YouTube Offers Advances for Scheduled Content

Content creators and currators are getting six and seven figure “advances” from Google/YouTube, reports the Wall Street Journal. YouTube allegedly is planning to schedule content starting in 2012, and topics range from fashion to sports (I’m guessing travel, cooking and “how-to” are among them).

Let’s look at how this works, and then what it means to independent creators that are not being bombarded with YouTube/Google checks.

Here’s how it would work: Howcast, a creator of instructional-videos, would collect a series around, say, planning the perfect vacation. The company gets a big ass check (advance), and nothing else until the ad revenue (from ads adjacent to the content) surpasses that big-ass advance. Then, like traditional YouTube Partners, the ad revenue is split almost 50/50 between YouTube/Google and Howcast. Howcast, which traditionally pays creators a “flat” fee (a couple hundred per episode) makes the difference. Not too shabby.

The WSJ reports that dozen “channels” are in the works, and that YouTube has requested some content for the channels within the next 60 days for a 2012 launch.

This marks a significant shift in YouTube’s evolution. YouTube, which has taken great care to call itself a “platform,” is now playing the role of a network by funding content and “slotting” it for scheduled and premium visibility.

What does this mean to independent creators?

  • Mostly it’s a shift away from independent creators, which is consistant with the past year or so.
  • However if it brings more mainstream viewers (and presumably frequent and predictable viewers), it’s another way to get your related videos seen (in “watch” pages).
  • A better approach would be to package your independent creation in the format being popularized. Even if Google/YouTube doesn’t track you down with a few hundred thousand, you’ll be ready to be dropped into this scheduled series when the bar drops.
YouTube Dials Down Spontaneity, Raises Volume of Scheduling

Howcast Seeks YouTube Spokesperson

Howcast is looking for someone to produce, edit, and host our new video blog taking a look inside Howcast and the world of how-to. Writes Howcast, “this is a real, paid part-time gig in its NYC office in SoHo.”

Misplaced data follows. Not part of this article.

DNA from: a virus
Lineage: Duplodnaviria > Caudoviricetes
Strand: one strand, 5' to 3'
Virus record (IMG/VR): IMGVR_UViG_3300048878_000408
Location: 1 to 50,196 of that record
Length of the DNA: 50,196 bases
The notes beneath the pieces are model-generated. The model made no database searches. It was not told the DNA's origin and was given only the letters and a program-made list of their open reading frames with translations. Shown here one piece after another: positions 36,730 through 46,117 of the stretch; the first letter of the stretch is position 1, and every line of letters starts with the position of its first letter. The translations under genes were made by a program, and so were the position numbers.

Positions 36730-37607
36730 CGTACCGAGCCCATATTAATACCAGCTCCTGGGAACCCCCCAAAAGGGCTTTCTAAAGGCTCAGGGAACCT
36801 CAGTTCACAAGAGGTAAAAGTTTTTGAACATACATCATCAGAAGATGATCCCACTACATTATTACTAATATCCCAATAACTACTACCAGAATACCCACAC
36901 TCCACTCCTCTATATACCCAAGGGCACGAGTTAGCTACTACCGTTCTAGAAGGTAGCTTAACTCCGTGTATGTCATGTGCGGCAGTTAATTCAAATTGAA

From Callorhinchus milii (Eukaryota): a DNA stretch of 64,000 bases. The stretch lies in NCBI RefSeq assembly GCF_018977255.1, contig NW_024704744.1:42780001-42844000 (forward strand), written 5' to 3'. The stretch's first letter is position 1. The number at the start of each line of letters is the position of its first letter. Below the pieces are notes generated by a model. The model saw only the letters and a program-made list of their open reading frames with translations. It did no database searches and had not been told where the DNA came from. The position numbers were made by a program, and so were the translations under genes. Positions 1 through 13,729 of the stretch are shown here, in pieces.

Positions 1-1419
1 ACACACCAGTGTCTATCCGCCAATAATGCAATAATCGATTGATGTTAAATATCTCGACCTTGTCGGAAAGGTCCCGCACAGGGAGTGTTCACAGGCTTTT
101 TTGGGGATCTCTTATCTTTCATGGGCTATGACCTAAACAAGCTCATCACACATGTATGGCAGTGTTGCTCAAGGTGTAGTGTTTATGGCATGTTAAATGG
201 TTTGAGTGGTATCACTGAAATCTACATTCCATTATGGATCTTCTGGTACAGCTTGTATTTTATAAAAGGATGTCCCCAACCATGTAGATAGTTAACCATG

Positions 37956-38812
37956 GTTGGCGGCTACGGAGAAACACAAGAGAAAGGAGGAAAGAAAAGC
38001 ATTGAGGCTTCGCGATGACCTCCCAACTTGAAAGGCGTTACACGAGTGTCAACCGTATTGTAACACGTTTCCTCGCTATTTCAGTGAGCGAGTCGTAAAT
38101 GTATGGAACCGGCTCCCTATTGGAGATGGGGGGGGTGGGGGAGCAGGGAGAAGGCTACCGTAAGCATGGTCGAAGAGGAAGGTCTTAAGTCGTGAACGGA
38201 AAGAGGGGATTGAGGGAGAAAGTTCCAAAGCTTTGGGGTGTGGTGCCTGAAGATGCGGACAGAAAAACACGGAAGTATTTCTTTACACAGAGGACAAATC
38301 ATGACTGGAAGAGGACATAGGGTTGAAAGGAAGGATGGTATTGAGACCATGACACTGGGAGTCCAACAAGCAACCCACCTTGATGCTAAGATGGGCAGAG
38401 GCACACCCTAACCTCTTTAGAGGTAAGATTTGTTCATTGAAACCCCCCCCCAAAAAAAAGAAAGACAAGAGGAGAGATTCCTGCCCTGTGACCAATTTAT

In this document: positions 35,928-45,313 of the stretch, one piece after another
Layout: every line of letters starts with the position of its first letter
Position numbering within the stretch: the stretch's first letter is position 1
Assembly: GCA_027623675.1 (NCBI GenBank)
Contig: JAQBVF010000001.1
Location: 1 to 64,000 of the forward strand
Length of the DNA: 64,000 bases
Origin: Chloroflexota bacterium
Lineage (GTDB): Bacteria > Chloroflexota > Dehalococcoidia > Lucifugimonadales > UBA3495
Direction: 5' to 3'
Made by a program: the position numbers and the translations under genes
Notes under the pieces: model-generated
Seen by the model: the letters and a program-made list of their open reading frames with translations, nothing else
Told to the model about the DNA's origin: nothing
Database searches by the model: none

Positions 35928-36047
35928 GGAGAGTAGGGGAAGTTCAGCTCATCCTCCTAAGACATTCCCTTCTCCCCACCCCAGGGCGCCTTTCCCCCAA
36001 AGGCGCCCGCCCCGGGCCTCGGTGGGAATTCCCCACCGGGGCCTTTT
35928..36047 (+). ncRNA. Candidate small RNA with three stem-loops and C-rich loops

Tell ’em how you’d be the face of Howcast’s new series by submitting a video response on YouTube.

How to enter:

  • Visit YouTube.com/Howcast to watch the casting call video.
  • Review job requirements and make sure you qualify.
  • Create a vlog entry highlighting both Howcast’s how-to content.
  • Upload the vlog entry as a video response on YouTube to this video here by Nov. 30.
  • Send the link to your video response and full contact information (name, phone number, e-mail, mailing address) to vlogcasting@howcast.com.

Online-Video Marketing That… Doesn’t Feel Like Advertising

GE launched a health campaign today on YouTube that is part of trend toward softer advertising that, I believe, will have better long-term dividends even if it’s hard to measure.

GE is taking a lightly branded approach to promoting health and wellness by sponsoring a “Healthymagination” challenge among people on YouTube. There’s very subtle branding from GE, and no “drive to healthymagination.com” play. In fact the company is not trying to build a microsite, and is aggregating commissioned videos on Howcast’s YouTube channel. Now millions of people will watch and participate in health-challenge videos by iJustine, Alphacat, Rhett & Link, Smosh, me and other YouTube people with large followings.

This is about as far from an intrusive yet measurable pre-roll advertisement as you can get, but GE’s brand will now be associated with health — broadly across a number of demographics.

Okay I doctored this banner with the faces of YouTubers. But click to see real channel.

As someone participating in this health challenge, I am certainly biased. So let’s look instead at Pfizer’s YouTube homepage advertising “takeover” in January, which was centered around videos the company commissioned about health and fitness. The promoted brand (Chantix for smoking cessation) was present but not “in your face.” The insight that may have spawned this approach? Smokers aren’t exactly going to dive into a video channel about quitting.

In a current campaign with a similar “hands off” approach, Rhett and Link’s I Love Local Commercials campaign was sponsored by Microbilt. But the video series is a celebration of cheesy local ads for small business (Microbilt’s target). There’s no forced messages about how Microbilt offers credit, debt collection or background screening to small businesses. People can get excited about cheesy commercials or health (especially when a charity benefits). But it’s hard to get jazzed about debt collection, smoking cessation or light bulbs. It’s the same reason I used Mr. Complicated to promote Clear Point (who cares about staffing technology?).